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A Rich Torah Curriculum

Vegetation along the Nile. You can see the riv...

Image via Wikipedia

In Siddur Class, we continued learning the blessings for the Torah. Once we say the brachos for the Torah, we study some Torah right away – it’s right there in the siddur. In birkas kohanim we ask hashem to give us good things, and to protect them from anything bad happening to them. A person can give a gift but can;t make sure that the gift will last, but Hashem is the giver and the protecter, so Hashem can do this. We ask Hashem to show us a “shining face” be kind to us, and give us peace – shalom.

We continue to learn Torah by studying about mitzvos that don’t have a limit to how much we may do. We can leave large corners of our field for needy people to take whatever grows there. When we have the beis hamikdash, we can give a lot of fruits to the kohein. We may appear many times at the beis hamikdash on Pesach, Shavuos and Sukkos, and every time is a mitzva. We can help many people every day, and each time it’s a mitzva. The more Torah we study, the more mitzvos we are doing, with every word. Thses are all mitzvos without a shiur – they are limitless – unlike the mitzvos of Sukkah or lighting Chanukah lights, which are limited in the number of days we may do them, or Shabbos, which we may observe only while the day lasts.

We drew examples of limitless mitzvos using the tools of the virtual classroom.

Book Club Class: In the story No Questions Asked, we discussed assumptions, and speculated about whether Aliza’s assumptions about how fantastic Gita’s mother is will turn out to be true.

I enjoyed subbing for Rabbi Resnick’s Parsha class. Beginning of Parshas Shemos with selected Rashis.

We studied the psychology of Pharoh’s personality. There are opinions that say that he was the sme man who was “not the same man” anymore, because he changed his attitude and his rules. He was also worried that the Children Of Israel, who were having six babies at once, would become so many and so strong that they would overpower the Egyptians and either leave Mitzrayim slaveless, or else chase out the Egyptians. Pharoh expressed concern that the Jews would leave, when his true concern was that he would be forced to leave.

A student brought up the issue that it might have been difficult for the Jews to take care of so many babies. We suggested that there were also so many older siblings to help out.

How did they come up with names for all the babies? one student wondered. We learned that at the time the Jews were slaves in Egypt, they actually invented many original and creative names that reflected the times they lived in and their trust in Hashem. Some names in the Torah are popular nowadays, and some are not commonly given. Students reflected on their Jewish names and those of their family members.

Kids asked insightful questions!

And I enjoyed subbing for Rabbi Resnick’s Halacha Class! Kitzur Shulchan Aruch – Siman Vav – Seifim Aleph Beis and Gimmel –

A Little Bit About Brachos

We learned that before we say a bracha, we have to know which bracha we are saying. The main part of the bracha is the first part, which mentions Hashem’s name, but when saying that we need to know how we will end off. Some foods can be challenging as far as knowing which bracha to say, because they are made of different ingredients. We should make sure we know which bracha is right! In Israel many foods actually have the correct bracha pinted on the packaging. One student in the US said that the snack Tiny Bits states its blessing on the packaging.

The only things that should be in the mouth when saying a bracha are the words praising G-d.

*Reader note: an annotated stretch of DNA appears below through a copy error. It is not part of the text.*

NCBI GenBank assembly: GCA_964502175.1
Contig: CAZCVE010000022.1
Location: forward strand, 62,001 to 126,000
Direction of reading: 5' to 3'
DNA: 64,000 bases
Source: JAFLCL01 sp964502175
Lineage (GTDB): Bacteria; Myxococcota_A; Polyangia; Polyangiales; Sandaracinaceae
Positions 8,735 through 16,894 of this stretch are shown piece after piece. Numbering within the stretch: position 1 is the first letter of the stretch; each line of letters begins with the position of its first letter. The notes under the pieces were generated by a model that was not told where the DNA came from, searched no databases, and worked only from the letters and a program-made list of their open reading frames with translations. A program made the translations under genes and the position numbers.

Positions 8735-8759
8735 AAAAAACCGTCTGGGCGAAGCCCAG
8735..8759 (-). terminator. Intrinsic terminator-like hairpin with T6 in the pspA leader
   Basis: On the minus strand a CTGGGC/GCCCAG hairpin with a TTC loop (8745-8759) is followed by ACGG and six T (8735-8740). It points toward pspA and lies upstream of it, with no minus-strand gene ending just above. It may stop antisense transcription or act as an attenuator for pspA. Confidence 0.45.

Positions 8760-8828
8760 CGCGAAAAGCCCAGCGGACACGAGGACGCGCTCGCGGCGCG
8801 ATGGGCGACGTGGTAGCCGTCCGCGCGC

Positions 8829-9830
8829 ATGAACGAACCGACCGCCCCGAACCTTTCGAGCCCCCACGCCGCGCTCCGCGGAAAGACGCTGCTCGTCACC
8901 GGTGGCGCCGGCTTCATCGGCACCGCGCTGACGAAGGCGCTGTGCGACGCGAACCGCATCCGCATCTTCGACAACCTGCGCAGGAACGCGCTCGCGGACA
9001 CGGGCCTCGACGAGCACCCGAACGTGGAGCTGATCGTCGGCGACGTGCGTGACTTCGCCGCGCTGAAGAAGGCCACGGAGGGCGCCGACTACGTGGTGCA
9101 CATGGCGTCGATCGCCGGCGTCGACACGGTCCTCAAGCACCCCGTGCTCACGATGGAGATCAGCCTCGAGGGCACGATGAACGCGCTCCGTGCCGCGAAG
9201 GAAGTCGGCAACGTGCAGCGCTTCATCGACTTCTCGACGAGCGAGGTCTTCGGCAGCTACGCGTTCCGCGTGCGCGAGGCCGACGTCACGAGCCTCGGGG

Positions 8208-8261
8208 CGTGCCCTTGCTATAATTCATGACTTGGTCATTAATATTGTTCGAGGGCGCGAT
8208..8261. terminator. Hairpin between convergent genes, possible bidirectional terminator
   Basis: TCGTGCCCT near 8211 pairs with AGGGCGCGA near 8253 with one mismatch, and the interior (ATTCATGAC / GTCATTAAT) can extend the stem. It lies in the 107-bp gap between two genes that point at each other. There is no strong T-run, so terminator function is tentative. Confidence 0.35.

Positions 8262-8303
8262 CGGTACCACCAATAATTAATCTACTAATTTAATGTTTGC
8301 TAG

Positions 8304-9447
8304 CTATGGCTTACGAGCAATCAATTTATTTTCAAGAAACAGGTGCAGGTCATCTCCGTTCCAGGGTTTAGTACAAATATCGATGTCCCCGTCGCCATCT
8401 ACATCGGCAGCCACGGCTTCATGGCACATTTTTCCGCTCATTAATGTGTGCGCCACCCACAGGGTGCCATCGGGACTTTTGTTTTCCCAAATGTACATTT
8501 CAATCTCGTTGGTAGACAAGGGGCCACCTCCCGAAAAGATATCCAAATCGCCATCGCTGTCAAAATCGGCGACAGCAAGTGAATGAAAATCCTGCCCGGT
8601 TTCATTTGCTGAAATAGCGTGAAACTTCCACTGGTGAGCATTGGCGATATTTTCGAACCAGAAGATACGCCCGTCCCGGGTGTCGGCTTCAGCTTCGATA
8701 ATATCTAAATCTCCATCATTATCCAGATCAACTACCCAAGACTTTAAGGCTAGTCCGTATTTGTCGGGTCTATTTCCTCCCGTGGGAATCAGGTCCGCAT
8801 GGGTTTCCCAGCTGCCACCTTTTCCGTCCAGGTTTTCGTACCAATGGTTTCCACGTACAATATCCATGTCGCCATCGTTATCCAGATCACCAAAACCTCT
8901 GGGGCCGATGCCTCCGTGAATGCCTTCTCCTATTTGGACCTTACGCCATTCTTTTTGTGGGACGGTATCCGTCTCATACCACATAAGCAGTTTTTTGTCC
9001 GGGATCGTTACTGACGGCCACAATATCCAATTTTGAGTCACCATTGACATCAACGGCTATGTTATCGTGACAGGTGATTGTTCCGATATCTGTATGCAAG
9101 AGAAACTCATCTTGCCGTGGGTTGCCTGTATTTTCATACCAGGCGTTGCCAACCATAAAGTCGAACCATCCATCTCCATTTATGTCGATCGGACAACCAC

It is inappropriate to say Hashem’s name for no reason, in any language. It’s bad to curse a person using the name of G-d. One student said that some groups of Jews do it so maybe it’s allowed for them. We learned that although a student may know Jews who speak this way, all Jews need to try to speak in a refined manner.

Then I taught Parsha during Morah Miriam’s class. (Morah Miriam had a baby boy on Shabbos. MAZAL TOV!)

On Simchas Torah we started reading the Torah from the beginning, and last weel we completed all of the Book of Bereishis. This week we begin a new Book called Shemos. The parsha of the week is also called Shemos.

We – the Jews – our great great great great great etc. grandmothers and grandfathers were made slaves and had to work hard for the mean King Pharoh in Mitzrayim (Egypt). At first there were only 70 people from Yaakov’s family, but Hashem blessed the Jews and gave every mother six babies at one time! Pharoh was angry that the Jews were becoming so many, and wanted to kill them. He told the midwives (women who help mothers have babies) Shifra and Puah to kill the baby boys. But they didn’t listen. Hashem was so proud that Hashem made the people that came from them kohanim, leviim and Jewish kings.

Pharoh made a law that all Jewish baby boys had to be thrown into the Nile river. but Hashem made the water carry the babies to caves, and made milk and honey flow out of rocks for the babies to eat. Later the boys were able to go back to their families. Another way Hashem may have protected the babies was b making their mouths like the mouths of fish, so they were able to breathe under water.

Pharoh was told by people who read messages from the stars that a Jewish baby boy would be born, and when he grew up he would take the Jews out of Mitzrayim. A mother named Yocheved had a baby and hid him for three months. Then she placed him in a wooden box that she made waterproof, into the Nile river. She told his older sister Miriam to hide among the tall plants called reeds and watch to see what would happen to the baby. (We know that it was Moshe, and he would be fine, and really take the Jews out of Egypt when he grew up.)

Next  time we will see what happened to the baby.

Students drew a baby in a box in the river, and he was crying WAA!

In Book Club Class, we finished reading No Questions Asked. When Aliza finally realizes the truth about Gita’s amazing mother, she begins to appreciate her own. (Gita’s mother died.)

In the story we visit Gita’s pretty bedroom. The students drew their own rooms as we discussed the story.

A fast paced and very productive reading of the letters with vowels kamatz and patach occurred in Aleph Beis Class. Students did some drawing of letters on the board.